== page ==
Macau Anniversary Celebration Could Inhibit Casino Win, But 2020 Promising
Posted on: September 11, 2019, 09:17h.
Last updated on: September 11, 2019, 12:37h.
The 20th Macau anniversary celebration this December to commemorate the enclave’s return to China could impede general tourism and subsequently hurt casino revenues.
Comments this week from MGM China CEO Grant Bowie relayed by Asian gaming media outlet GGRAsia reveal the executive believes the festivities and the numerous activities planned around the region could tie up casino hotel rooms and therefore result in a reduction in gross gaming revenue (GGR).
“There are a lot of activities going on, but at the same time, some of the official engagements might mean that some of the visitation may actually go down because of such an important time in Macau’s history,” Bowie opined.
December 20 marks the 20th anniversary of Portugal returning the Special Administrative Region (SAR) to the People’s Republic of China. Soon after the send-back, the enclave ended billionaire Stanley Ho’s gaming monopoly and brought in five new commercial operators, which ultimately created the world’s richest casino hub.
The highlight of the anniversary party will take place at 8:00 am local time, when the SAR government raises its flag in Golden Lotus Square. China President Xi Jinping is scheduled to be in attendance.
Along with discussing the upcoming anniversary and its potential impact on GGR in December, Bowie talked about his optimism for next year. Macau’s six licensed casino operators have won $24.5 billion January through August, but that’s a nearly two percent decline.
The ongoing trade war between the US and China, and the latter’s slowing economy, has presented difficulties for the enclave. Macau is officially in a recession following two consecutive quarters of gross domestic product declines, and that’s expected to run through the end of the year.
I’m still very positive regarding 2020,” Bowie explained. “I think when we get through all of these challenges and we have some clarity, and the business starts to improve, I think Macau gaming will continue to grow.”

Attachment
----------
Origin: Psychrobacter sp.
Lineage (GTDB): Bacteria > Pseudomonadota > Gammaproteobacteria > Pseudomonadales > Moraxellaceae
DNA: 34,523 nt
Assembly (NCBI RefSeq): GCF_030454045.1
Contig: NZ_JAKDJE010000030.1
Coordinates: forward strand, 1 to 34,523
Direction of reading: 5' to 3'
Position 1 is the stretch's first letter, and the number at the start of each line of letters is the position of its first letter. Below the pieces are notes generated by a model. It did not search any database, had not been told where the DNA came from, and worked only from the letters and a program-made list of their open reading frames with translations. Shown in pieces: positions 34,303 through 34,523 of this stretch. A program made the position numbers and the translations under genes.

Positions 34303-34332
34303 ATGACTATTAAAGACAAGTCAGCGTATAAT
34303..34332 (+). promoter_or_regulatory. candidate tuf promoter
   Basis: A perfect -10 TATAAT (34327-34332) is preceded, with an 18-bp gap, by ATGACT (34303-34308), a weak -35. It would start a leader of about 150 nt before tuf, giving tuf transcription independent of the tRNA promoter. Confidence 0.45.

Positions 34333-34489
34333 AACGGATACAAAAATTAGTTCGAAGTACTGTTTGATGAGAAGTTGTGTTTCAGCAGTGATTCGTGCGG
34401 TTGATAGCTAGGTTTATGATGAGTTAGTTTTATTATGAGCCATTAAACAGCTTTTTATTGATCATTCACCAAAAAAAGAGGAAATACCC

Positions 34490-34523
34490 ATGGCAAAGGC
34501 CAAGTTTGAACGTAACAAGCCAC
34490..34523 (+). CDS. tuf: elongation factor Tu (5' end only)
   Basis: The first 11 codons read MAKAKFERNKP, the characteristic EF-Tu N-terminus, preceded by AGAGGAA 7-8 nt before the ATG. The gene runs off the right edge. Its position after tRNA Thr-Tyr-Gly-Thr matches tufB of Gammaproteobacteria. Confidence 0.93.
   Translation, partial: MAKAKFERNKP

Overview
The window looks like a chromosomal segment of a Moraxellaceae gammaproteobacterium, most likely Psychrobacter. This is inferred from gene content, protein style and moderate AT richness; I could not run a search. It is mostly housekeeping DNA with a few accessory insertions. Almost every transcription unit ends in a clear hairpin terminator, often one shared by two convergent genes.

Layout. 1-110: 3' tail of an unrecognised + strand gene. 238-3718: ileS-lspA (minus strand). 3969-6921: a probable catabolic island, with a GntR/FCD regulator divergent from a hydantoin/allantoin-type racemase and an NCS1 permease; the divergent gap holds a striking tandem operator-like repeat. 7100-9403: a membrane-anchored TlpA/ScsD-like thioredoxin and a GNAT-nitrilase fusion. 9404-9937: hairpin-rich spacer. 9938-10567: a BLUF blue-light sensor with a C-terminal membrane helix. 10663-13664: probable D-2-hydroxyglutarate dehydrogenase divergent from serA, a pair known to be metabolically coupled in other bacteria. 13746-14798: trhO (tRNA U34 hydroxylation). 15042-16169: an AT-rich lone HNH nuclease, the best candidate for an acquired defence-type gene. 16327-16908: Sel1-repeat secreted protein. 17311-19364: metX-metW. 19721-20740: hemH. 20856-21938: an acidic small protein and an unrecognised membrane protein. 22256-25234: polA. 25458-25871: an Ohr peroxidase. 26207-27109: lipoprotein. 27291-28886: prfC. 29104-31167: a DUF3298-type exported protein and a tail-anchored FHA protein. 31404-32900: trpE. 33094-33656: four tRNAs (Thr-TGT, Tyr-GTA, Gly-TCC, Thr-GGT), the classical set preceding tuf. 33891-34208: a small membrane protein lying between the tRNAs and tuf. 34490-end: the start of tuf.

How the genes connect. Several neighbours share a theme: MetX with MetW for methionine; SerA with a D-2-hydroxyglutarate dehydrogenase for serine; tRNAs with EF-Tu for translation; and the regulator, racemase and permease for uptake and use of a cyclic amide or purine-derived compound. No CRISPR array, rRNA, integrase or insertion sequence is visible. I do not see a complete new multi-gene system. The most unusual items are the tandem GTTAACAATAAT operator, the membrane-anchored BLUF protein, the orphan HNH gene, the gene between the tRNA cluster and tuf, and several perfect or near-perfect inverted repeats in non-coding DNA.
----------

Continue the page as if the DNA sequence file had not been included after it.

“There’s a lot of global challenges going on and Macau is not separated from those challenges,” the MGM executive concluded.
The importance of VIP play has been reduced in recent years, as the mainland government cracked down on junket groups that cater to the high roller segment. The mass market has largely offset those GGR losses, and casinos continue to diversify their amenities and attractions to a wider demographic.
Macau’s next chief executive, Ho Iat Seng – who will assume the position during the December 20 celebration – is expected to promote the “one country, two systems” arrangement between Macau and China.
Unlike his predecessors, Ho has no direct ties to the gaming industry, but has been a close ally of Beijing’s for many years. He’s expected to embrace steps that reduce the enclave’s dependency on casino taxes, which currently account for 90 percent of Macau’s budget.
The International Monetary Fund and Macau Liaison Office Director Fu Ziying are both encouraging the enclave government to offer incentives that entice the casino operators to invest in non-gaming projects.
One area being focused on is the nearby Hengqin Island. Three times larger than Macau in terms of land size and easily accessible via the six-lane Lotus Bridge, Hengqin could become the convention and meetings epicenter of the region.
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